Step 2) Each index card will have a different concept written on it, each color being a different category. One category is nouns: "Ninjas", "Robots", "Pirates" or the like. Second category is modifiers: "Big", "Microscopic", "Invisible", "Mutated", whatever you can think of. Third category is settings: examples being Space, Underwater, etc, and fourth category is Game Mechanics: "FPS", "RTS", "2D", "3D", "Sprite-based", "Non-violent", and so on.
Step 3) Write out as many of each category as you can think of: at least 25 of each should work. Only write the terms on one side.
Step 4) Shuffle and deal out 10 cards to yourself, or 10 cards to each person brainstorming.
Step 5) Try to incorporate all 10 cards into a game design.
Step 6) Repeat as many times as desired.
One really cool design that came out of this was:
2D, sprite based platformer, involving microscopic ninjas fighting an alien race inside the human body.
And to get more ideas out of it, all you have to do is add more index cards to your deck. You can make the individual terms as absurd, juvenile, esoteric as you want- tailor it to your own style and what you like in games.
Fun-ness - StealthyCoin - Jan 21, 2007 06:36 PM
unknown Wrote:How do you come up with ideas like this?
History channel . Or something related.
Fun-ness - MattDiamond - Jan 22, 2007 05:11 AM
Justin Brimm Wrote:There's one major caveat with this, and that is that gamers of all types usually have no idea what makes a good game.
Chris Crawford has an interesting discussion about that in his book, Crawford on Game Design (recommended). Many suggestions you get are just plain wrong and don't belong in your game.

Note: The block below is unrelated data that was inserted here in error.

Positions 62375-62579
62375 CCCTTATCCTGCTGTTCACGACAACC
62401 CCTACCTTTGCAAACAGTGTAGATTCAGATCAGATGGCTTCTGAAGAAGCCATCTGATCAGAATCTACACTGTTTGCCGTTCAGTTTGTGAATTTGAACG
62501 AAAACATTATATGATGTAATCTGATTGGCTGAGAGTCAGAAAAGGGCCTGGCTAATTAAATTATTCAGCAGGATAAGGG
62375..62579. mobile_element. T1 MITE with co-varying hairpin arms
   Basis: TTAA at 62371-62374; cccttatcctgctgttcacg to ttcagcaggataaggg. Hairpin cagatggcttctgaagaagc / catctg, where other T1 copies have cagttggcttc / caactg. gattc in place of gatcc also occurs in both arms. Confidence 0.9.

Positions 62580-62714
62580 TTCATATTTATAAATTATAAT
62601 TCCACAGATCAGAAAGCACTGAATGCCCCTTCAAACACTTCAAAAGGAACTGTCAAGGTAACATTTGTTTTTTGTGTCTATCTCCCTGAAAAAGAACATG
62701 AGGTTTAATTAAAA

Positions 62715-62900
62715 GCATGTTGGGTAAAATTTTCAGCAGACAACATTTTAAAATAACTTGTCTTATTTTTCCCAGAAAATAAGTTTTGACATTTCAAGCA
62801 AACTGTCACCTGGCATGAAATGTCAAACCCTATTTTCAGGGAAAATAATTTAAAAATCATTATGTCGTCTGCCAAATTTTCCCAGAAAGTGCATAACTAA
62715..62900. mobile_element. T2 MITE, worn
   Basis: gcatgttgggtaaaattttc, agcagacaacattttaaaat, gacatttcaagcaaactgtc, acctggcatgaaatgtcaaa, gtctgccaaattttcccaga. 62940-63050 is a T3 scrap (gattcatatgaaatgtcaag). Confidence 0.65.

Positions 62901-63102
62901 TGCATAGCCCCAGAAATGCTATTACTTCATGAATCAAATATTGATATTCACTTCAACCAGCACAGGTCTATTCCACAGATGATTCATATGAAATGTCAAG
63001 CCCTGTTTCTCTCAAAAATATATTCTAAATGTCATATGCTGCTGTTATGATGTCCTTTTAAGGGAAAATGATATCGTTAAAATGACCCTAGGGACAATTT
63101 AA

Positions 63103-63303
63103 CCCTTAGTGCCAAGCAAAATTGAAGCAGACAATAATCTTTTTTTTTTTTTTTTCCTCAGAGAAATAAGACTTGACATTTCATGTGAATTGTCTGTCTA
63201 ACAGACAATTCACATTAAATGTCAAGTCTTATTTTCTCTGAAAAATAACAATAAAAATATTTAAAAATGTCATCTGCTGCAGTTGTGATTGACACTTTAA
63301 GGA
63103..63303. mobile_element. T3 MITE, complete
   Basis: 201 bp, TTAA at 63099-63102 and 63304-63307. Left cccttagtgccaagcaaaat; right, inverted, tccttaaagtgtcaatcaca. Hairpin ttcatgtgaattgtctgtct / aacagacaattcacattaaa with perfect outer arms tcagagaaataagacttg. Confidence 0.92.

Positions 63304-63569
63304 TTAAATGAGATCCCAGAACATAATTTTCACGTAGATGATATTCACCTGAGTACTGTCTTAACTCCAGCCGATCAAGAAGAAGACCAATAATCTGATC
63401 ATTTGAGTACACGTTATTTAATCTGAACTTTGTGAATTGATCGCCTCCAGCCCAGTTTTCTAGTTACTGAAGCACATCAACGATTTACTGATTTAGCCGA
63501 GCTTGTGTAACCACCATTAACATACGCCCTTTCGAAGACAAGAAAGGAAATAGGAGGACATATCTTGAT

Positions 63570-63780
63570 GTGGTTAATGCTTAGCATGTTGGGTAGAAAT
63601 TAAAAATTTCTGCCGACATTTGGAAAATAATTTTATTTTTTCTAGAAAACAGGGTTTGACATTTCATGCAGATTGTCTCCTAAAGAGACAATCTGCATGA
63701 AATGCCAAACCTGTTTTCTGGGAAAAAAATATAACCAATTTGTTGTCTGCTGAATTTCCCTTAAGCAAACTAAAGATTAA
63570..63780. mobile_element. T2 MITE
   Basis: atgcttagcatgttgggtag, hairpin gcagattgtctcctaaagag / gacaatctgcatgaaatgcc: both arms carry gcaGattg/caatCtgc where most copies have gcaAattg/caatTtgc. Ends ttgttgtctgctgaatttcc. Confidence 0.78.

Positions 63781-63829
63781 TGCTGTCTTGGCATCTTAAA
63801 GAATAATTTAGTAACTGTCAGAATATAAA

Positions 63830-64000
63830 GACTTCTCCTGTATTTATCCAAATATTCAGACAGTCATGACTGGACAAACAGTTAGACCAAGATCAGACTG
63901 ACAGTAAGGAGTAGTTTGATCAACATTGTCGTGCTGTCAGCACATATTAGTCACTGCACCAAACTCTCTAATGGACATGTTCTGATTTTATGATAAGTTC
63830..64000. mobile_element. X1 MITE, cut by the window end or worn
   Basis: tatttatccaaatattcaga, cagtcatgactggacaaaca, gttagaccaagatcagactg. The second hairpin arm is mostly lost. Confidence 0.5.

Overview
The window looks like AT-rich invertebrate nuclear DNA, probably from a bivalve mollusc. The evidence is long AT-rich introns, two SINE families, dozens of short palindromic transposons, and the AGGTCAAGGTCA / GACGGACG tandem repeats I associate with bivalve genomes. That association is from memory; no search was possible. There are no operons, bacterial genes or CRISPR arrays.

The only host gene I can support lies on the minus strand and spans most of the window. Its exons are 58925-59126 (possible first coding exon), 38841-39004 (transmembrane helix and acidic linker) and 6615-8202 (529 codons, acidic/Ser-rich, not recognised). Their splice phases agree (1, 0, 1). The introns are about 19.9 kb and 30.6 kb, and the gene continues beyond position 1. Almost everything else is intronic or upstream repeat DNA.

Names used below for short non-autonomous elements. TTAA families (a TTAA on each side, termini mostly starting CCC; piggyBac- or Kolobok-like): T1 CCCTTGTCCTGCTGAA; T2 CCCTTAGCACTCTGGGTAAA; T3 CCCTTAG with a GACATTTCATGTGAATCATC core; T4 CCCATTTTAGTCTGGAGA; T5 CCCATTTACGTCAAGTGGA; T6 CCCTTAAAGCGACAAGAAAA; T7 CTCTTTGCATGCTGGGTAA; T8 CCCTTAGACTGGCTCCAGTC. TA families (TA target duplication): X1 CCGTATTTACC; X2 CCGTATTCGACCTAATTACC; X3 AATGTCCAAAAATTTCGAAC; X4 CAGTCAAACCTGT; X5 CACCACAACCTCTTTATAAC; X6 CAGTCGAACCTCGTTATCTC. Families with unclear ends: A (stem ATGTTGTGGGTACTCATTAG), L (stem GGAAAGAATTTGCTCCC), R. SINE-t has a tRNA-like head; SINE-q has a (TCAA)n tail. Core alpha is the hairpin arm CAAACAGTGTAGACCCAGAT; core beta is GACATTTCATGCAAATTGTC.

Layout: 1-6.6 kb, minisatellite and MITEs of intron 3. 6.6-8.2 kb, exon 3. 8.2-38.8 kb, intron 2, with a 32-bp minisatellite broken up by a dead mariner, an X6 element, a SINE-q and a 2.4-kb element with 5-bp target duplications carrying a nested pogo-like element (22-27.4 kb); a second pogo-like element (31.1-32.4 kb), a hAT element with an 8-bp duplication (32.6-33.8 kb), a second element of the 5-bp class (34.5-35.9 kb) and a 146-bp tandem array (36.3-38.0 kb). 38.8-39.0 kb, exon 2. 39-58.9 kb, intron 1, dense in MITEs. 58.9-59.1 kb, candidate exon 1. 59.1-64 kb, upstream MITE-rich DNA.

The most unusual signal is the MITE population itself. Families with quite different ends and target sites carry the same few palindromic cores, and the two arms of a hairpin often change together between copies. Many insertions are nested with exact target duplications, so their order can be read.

Being polite about that can waste a lot of time. I actually save all the suggestions I get, just so I can tell people that I do so, but only 25% of them actually make sense for my game, 50% would make sense but in some other game that I'm not currently writing, and 25% don't make much sense. :-) [Edit: I should point out, that some ideas that didn't make sense to me initially turned out to be useful later on. So I'm not saying I instantly know what makes sense and what doesn't.]
The difficult thing is that you DO need feedback to find out what isn't working in your game. I imagine that this is why the experts often recommend observing users with your game, rather than soliciting feedback. Users might not be able to tell you what is broken, or their suggestions may not make sense, but as you watch them struggle or lose interest you may see what's going on without needing them to come up with their own recommendations for fixing it.
Fun-ness - djork - Jan 22, 2007 09:41 AM
Fun is the cycle of effort and reward. Let the player expend a little effort and get some staisfaction. The faster that cycle goes, the more fun it can be. It's so hard to concretely define...
A great example of a game that perfected this is Halo. It's 30 seconds of fun over and over again. Approach a group of enemies, and hear their war crys. Spray them with asssault rifle bullets. Hit B and the butt of your rifle smashes an alien skull. Fire the shotgun and send a grunt flying. Toss a sticky grenade and watch it blow up. Then it's all settled down and you feel triumphant.
That sort of experience is extremely satisfying because it couples challenge with reward: you have to defeat the enemies, and when you do it's extremely engaging and satisfying.
Why? The intense music, the crunch of the melee attack, the roar of the guns, the screams of the enemies, the panic of the grenade timer, the urgency of combat in general.
Lots of fun there.
Fun-ness - PowerMacX - Jan 22, 2007 12:07 PM
djork Wrote:Fun is the cycle of effort and reward. Let the player expend a little effort and get some staisfaction. The faster that cycle goes, the more fun it can be. It's so hard to concretely define...
You know, when you write it down it sounds so... wrong!